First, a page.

The twin 600-ton TBMs will install precast concrete segment, four to a ring (one invert, one crown and two universals). The segments are 1.66 m in length and 27 cm thick and are set on the TBM with a mechanical erector.
Segments, reinforced with wire cage rebar, are being made on site by Hochtief using Herrenknecht formworks with concrete from Hilte & Jehle, which has a plant adjacent to the site. Of note, muck from the tunnel is being sent to Hilte & Jehle, which is then using the rock for concrete aggregate. The segment carousel comprises 12 complete sets of molds and is capable of producing 40 rings per day.

Assembly of the first TBM began in Narni in April 2015, delivered to the jobsite in August, and began mining in October. The second TBM began assembly in June and was delivered to the site in October. It will begin mining when the first TBM has advanced to the point where the starter tunnel is clear, which is expected to occur in January 2016.

Robbins_Pfunds_0081 Through the Mountain

In order to launch the TBMs, Hochtief constructed a 650-m long access tunnel through which both the southbound and northbound drives would commence. Construction of the access tunnel began in October 2014 by drill-and- blast, using a Sandvik three-boom drill and Meyco Potenza equipment to place the synthetic fiber reinforced shotcrete. Excavation of the access tunnel was completed in June with concreting finished in July.

The first TBM was placed on specially designed cradles and pushed through the access tunnel through a tight 60-m radius curve by six Schoma locomotives. After mining advances far enough southbound, the second TBM will be pulled into the started tunnel to begin final assembly, testing and commissioning. In the cavern area at the end of the access tunnel, a California switch will be installed so that trains can service both the southbound and northbound TBMs.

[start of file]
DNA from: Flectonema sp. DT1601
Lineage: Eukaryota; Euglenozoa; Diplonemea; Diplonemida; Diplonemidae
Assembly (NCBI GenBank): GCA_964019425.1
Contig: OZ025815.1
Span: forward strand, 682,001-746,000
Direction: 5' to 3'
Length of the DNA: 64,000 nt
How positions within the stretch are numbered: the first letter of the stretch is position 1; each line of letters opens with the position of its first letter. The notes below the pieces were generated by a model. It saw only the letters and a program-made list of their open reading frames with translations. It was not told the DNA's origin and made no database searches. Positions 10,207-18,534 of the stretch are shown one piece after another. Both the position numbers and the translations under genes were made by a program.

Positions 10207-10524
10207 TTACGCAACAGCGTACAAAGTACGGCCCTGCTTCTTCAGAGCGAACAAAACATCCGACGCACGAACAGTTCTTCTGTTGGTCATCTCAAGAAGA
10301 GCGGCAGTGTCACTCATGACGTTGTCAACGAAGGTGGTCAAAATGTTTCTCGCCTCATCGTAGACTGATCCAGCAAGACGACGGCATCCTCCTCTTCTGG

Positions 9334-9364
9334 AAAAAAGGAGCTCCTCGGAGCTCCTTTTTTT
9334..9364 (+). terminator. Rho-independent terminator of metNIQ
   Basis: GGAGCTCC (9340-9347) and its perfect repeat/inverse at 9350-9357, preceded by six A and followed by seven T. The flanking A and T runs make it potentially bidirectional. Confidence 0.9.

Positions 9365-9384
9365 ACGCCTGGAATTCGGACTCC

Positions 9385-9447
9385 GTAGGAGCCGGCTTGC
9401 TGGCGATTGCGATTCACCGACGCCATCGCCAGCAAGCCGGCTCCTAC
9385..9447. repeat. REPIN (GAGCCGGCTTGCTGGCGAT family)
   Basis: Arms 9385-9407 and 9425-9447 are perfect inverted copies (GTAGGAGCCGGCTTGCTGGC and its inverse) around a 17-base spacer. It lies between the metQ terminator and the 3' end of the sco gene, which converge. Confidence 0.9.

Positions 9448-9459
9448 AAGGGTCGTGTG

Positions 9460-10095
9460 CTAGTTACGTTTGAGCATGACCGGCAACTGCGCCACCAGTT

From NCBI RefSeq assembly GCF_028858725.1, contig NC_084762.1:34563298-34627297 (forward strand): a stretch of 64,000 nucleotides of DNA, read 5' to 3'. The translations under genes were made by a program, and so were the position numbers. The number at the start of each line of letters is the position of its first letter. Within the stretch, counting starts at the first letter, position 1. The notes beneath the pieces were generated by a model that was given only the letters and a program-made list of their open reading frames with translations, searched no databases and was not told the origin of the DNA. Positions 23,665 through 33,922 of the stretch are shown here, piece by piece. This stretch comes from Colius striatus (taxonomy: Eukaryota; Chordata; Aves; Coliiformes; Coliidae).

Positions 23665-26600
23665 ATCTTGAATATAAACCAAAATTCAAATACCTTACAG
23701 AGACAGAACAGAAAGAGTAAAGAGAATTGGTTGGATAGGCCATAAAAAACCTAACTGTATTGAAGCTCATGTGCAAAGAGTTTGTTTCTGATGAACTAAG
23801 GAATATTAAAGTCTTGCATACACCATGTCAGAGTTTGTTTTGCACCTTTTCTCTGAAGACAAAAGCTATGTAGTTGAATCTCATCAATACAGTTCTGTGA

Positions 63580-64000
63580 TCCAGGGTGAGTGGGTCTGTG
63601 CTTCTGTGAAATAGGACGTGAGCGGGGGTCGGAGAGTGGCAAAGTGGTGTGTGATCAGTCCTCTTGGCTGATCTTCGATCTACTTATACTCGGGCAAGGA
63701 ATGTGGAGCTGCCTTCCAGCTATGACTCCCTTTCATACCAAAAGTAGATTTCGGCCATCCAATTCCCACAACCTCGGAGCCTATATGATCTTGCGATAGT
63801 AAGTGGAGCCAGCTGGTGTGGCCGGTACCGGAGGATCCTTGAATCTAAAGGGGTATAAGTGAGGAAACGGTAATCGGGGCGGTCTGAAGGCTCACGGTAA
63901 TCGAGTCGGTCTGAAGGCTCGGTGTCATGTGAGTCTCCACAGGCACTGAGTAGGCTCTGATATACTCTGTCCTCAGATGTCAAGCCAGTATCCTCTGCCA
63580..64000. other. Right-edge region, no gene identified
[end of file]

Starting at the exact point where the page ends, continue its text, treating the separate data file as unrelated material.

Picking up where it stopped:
The trains will carry in segments and pea gravel to offload, and will be loaded with muck from the TBM’s shuttle conveyor. The shuttle conveyor improves safety and efficiency and reduces wear on the rolling stock by minimizing the movement of the trains.

When the TBMs reach their destination, they will be pulled back through the tunnels and removed via the access tunnel at Maria Stein.

The TBMs being used on the GKI project demonstrate the latest in mechanical excavation that has changed the landscape of the tunneling market. “It used to be that in bad ground the conventional thinking was to use drill-and-blast,” said Detlef Jordan, Robbins’ European Sales Manager. “But today, we have developed means with our experience working with contractors to overcome difficult ground. Together we have shown that you can go fast, and reliably, using TBMs.”

Jim Rush is editor/publisher of TBM.